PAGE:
Server push — server is proactively pushing updates to the client (reverse of client pull)

  • WebSockets (server push)


  • A WebSocket is a persistent two-way TCP connection (full-duplex) between the server and the client
  • The server can push an event without having to receive a request from the client
  • A handshake initiates the WebSocket connection really a TCP connection

Why not SSE (Server-Sent Events)

Server-Sent Events (SSE) based on something called Server-Sent DOM Events, which was first implemented in Opera 9. The idea is simple: a browser can subscribe to a stream of events generated by a server, receiving updates whenever a new event occurs. This led to the birth of the popular EventSource interface, which accepts an HTTP stream connection and keeps the connection open while retrieving available data from it.

The connection is kept open (until it receives an instruction to be closed) by calling EventSource.close(). SSE is a standard describing how servers can initiate data transmission towards clients once an initial client connection has been established. It provides a memory-efficient implementation of XHR streaming. Unlike a raw XHR connection, which buffers the full received response until the connection is dropped, an SSE connection can discard processed messages without accumulating all of them in memory. SSE is designed to use the JavaScript EventSource API to subscribe to a stream of data in any popular browser. Through this interface, a client requests a particular URL to receive an event stream. SSE is commonly used to send message updates or continuous data streams to a browser client. In summary, a server-sent event is when updates are pushed (rather than pulled, or requested) from a server to a browser.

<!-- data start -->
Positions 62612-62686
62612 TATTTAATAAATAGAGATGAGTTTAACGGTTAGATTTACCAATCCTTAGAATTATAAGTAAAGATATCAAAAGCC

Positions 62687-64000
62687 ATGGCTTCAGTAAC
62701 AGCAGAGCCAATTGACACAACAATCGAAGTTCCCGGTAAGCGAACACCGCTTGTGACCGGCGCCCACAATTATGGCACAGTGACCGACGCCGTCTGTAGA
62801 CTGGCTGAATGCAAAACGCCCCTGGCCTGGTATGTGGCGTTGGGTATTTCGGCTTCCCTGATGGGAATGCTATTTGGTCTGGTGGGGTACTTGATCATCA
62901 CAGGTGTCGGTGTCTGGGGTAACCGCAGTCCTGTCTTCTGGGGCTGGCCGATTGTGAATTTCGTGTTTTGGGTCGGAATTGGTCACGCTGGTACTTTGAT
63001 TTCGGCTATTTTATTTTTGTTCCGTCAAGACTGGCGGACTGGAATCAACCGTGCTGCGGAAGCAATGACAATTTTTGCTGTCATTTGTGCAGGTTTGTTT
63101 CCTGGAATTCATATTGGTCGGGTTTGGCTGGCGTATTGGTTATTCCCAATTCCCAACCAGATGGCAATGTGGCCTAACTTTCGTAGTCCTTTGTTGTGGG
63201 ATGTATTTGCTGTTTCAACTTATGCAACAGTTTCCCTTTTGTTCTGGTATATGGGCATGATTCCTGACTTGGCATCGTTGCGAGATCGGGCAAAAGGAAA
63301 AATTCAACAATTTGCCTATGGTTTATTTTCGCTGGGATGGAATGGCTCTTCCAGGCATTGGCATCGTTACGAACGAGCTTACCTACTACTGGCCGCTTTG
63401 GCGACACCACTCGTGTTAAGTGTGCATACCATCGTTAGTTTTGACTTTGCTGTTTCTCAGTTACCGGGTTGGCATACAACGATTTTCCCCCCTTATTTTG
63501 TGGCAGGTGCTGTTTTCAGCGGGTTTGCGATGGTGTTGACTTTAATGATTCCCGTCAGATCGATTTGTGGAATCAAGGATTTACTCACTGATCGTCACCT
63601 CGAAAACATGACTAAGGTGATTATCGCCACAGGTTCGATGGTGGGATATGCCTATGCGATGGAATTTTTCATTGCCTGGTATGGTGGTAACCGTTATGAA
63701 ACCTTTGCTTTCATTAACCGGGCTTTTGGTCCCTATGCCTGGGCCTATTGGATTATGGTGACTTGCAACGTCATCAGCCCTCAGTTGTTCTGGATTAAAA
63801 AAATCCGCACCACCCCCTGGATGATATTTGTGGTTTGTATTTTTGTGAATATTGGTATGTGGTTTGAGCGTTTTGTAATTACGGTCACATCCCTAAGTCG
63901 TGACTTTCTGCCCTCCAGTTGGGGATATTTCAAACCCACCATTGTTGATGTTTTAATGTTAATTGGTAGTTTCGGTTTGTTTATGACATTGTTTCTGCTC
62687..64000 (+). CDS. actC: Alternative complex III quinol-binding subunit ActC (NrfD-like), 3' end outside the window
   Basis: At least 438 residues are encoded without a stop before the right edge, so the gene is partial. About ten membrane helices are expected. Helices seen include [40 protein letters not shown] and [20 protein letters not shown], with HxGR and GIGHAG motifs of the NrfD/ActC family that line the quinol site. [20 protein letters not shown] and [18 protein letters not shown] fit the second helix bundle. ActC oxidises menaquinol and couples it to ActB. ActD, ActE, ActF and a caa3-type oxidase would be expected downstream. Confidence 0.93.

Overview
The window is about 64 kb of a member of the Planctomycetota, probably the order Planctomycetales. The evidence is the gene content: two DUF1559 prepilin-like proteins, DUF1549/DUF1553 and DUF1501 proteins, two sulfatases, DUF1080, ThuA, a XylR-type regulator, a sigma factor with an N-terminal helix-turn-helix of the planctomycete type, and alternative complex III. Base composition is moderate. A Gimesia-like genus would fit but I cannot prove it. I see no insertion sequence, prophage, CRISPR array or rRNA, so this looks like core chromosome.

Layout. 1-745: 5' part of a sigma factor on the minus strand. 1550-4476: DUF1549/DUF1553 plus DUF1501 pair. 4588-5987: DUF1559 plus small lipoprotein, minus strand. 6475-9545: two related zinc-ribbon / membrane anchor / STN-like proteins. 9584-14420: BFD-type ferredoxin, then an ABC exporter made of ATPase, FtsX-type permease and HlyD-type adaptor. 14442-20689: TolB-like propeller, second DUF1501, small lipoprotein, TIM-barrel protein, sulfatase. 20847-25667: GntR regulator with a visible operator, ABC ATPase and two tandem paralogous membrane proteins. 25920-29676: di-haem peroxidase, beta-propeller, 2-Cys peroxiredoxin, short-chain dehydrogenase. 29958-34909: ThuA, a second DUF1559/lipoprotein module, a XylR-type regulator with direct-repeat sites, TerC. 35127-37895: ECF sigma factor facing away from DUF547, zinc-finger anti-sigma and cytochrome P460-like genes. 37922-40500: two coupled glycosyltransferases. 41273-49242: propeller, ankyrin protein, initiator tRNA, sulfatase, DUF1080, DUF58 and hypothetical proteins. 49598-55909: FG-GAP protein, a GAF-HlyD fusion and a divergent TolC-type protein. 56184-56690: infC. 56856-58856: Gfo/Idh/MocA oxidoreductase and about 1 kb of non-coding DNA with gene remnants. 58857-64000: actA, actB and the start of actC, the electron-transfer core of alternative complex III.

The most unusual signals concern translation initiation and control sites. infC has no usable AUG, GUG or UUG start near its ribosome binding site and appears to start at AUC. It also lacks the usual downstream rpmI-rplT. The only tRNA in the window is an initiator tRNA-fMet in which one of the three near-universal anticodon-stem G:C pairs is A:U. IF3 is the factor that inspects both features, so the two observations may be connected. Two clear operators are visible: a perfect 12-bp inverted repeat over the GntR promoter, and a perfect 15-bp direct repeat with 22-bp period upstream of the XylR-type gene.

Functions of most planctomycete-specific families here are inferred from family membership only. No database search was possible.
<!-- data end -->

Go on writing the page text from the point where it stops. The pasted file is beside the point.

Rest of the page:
Weighing up the two

A. WebSockets

  • Advantages (additional)
    • WebSockets generally do not use 'XMLHttpRequest', and as such, headers are not sent every-time we need to get more information from the server. This, in turn, reduces the expensive data loads being sent to the server.
    • WebSockets can transmit both binary data and UTF-8
    • https://caniuse.com/#search=websocket of all browsers in 2020
  • Potential stumbling blocs
    • When connections are terminated WebSockets don’t automatically recover – this is something you need to implement yourself, and is part of the reason why there are many https://ably.com/download in existence.
    • Note that browsers older than 2011 don't support WebSocket connections.


  • Advantages
    • Transported over simple HTTP instead of a custom protocol
    • Can be poly-filled with javascript to"backport"SSE to browsers that do not support it yet.
    • Built-in support for re-connection and event-id
    • Useful for apps that enable one-way communication of data, eg live stock prices
  • Potential stumbling blocks
    • SSE is limited to UTF-8, and does not support binary data.
    • SSE is subject to limitation with regards to the maximum number of open connections. This can be especially painful when opening various tabs as the limit is per browser and set to a very low number (6).
    • SSE is mono-directional

Which is better?

This is largely a question of technical debt, which, rather than being categorically a 'bad thing', can sometimes be leveraged and/ or save time in the short term.